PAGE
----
Political careers can come to a swift and bloody end, but at this point it looks as if Peter Robinson has had a good summer and that the DUP recognises he still has work to do, which will carry him well into next year.
So I'd be surprised to see him shuffling off to the Lords in the autumn, as has been predicted. Yet there are signs that, when he does go, the DUP will take a leaf out of Sinn Fein's book and split its leadership between two people.
There were reports in the Sunday World newspaper that the DUP leader was about to be pushed aside in September and replaced as First Minister by Arlene Foster, the Enterprise Minister, and Sammy Wilson, who is both MP and MLA for East Antrim, as overall party leader.
This speculation looks likely in everything bar the timing. "It would be an advantage to have a dual leadership.
We have seen how Sinn Fein worked that to their advantage," one senior DUP figure said.
In Sinn Fein, Martin McGuinness is Deputy First Minister but the party president is Gerry Adams.
When Mr Adams was an MLA he, and not Mr McGuinness, appointed ministers.
Now that he is in the Dail, Adams and Sinn Fein's ruling ard chomhairle still have to sign off on important decisions at Stormont.
Anything Mr McGuinness agrees in negotiations is always subject to leadership approval. This gives Sinn Fein a second, or even third, bite at things. For instance, the DUP thought it had a deal on welfare reform last year, but the proposal was eventually knocked back by the Sinn Fein leadership outside Stormont.
The republican leadership is focused on the 2015 Irish general election.
It fears that cutting benefits in the north would undermine its manifesto commitments not to do the so in the Republic.
So the policy is stalled and, unless a compromise is found, money is destined to be slashed from the Stormont budget to pay for the welfare shortfall.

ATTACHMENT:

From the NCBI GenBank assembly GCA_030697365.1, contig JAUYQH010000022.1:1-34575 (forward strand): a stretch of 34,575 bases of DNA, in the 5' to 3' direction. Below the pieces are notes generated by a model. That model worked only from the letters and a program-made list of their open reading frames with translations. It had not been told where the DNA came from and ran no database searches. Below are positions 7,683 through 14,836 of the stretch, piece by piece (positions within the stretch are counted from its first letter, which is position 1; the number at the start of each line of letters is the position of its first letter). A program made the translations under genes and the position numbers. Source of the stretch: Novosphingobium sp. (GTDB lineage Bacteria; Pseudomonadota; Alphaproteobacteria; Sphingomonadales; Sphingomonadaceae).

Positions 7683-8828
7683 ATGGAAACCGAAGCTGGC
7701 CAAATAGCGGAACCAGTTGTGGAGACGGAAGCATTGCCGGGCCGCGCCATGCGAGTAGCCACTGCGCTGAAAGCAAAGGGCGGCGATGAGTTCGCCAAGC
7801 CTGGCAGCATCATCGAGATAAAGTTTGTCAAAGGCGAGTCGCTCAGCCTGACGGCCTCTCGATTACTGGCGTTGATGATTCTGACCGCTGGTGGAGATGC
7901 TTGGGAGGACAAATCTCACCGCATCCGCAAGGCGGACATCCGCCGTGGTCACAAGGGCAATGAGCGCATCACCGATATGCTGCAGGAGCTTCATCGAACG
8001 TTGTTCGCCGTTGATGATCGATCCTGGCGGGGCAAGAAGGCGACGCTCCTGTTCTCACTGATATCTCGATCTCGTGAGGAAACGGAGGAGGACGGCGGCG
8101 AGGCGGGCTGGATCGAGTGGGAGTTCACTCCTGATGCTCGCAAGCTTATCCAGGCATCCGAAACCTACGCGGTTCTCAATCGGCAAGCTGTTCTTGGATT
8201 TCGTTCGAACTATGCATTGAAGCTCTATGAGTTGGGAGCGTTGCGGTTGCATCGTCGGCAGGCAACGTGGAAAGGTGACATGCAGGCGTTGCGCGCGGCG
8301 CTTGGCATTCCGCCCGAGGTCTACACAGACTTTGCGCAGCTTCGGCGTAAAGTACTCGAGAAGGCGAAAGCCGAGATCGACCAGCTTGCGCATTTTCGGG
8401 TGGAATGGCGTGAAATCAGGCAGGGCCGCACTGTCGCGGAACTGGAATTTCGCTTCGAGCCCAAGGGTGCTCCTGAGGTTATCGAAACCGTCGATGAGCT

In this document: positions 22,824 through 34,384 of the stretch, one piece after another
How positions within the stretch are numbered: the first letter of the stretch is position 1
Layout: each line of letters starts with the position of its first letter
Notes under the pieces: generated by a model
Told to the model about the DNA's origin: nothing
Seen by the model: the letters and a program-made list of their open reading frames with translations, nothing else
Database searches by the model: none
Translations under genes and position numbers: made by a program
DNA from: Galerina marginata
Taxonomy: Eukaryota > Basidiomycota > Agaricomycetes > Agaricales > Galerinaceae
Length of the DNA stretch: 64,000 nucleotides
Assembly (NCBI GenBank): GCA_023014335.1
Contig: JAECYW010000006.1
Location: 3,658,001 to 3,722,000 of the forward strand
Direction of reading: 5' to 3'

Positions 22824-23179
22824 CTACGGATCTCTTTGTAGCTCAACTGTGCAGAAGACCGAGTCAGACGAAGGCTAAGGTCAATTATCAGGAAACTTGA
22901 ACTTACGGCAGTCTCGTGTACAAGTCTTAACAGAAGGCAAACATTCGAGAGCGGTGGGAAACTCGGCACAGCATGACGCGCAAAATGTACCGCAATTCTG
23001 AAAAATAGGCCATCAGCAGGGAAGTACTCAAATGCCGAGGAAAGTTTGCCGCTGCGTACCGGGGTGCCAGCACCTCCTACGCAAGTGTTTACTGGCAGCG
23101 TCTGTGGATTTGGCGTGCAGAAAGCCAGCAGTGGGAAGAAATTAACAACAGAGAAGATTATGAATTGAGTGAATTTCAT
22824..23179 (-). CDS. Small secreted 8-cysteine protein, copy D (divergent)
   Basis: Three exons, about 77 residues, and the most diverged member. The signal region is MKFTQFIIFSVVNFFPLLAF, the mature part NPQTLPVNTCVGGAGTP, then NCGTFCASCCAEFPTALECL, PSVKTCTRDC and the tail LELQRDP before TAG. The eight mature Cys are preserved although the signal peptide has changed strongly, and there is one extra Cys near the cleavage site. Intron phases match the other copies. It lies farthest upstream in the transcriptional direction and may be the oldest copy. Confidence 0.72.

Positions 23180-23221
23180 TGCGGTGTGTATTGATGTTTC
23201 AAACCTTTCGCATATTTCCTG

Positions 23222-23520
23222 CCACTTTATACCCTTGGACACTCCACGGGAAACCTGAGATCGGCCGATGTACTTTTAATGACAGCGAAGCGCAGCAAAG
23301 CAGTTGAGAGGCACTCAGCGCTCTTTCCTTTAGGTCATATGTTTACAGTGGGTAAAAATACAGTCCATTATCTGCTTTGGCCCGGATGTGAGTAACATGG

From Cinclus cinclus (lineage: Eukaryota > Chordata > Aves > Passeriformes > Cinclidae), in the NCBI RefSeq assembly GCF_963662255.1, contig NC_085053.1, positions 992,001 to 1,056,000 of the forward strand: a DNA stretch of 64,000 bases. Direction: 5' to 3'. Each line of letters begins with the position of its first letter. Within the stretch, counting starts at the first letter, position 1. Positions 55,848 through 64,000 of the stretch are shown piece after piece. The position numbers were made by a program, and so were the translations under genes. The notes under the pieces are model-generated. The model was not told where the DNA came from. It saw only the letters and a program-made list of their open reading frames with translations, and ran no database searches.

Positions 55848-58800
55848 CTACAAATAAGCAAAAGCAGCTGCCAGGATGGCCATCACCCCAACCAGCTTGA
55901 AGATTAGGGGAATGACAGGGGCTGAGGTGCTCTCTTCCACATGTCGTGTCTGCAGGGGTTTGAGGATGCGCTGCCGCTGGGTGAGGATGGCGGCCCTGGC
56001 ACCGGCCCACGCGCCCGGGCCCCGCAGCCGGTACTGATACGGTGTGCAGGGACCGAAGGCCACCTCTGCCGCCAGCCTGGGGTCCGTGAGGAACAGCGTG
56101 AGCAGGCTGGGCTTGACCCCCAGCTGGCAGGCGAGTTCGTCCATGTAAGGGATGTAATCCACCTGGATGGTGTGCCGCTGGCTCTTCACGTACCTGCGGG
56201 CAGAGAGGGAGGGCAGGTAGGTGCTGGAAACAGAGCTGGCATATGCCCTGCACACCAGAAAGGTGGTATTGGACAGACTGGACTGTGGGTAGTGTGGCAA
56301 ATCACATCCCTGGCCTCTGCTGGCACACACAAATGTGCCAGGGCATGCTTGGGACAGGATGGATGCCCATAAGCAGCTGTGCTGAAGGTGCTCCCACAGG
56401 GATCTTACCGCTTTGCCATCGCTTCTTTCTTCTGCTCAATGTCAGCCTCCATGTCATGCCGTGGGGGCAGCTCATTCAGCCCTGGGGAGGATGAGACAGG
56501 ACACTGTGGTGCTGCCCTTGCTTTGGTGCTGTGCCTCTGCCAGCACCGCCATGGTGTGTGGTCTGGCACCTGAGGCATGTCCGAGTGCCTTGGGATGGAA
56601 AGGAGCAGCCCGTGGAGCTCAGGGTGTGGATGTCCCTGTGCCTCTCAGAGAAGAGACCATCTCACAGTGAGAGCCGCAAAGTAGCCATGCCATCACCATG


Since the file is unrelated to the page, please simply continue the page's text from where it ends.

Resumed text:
That is one problem that Mr Robinson should be given a chance to try to solve.
Deductions from our block grant to pay for welfare is a major threat to all of the Executive's spending plans and pledges, and it won't go away of its own accord.
Within the DUP, Mr Robinson is credited with pulling the irons out of the fire on parading. People are noticing that, when he was out of the province in Florida last summer, the Ardoyne situation quickly spiralled out of control, blighting politics for months. This year, with him around, the outcome was better.
He will lead a joint unionist and Orange delegation to meet Theresa Villiers next week, probably Tuesday, on parading. He has more work to do here.
One clue to when Mr Robinson may leave came from Nigel Dodds, his deputy. When he was pressed by Stephen Nolan on whether Mr Robinson would lead the DUP into "the next election", Mr Dodds wouldn't answer.
However, when Nolan changed the question to specify "the next general election", Mr Dodds answered "yes".
The general election will be held on May 7 next year. It sounds as if Mr Robinson will around then, but not for the Assembly election on May 6, 2016.
That would give the new leaders a year to make their mark before they faced the electorate. The party could also co-opt a replacement MLA, who would have a year to get established in Mr Robinson's Stormont seat.
The period after the dissolution of parliament is also a time when peerages are given out to retiring politicians.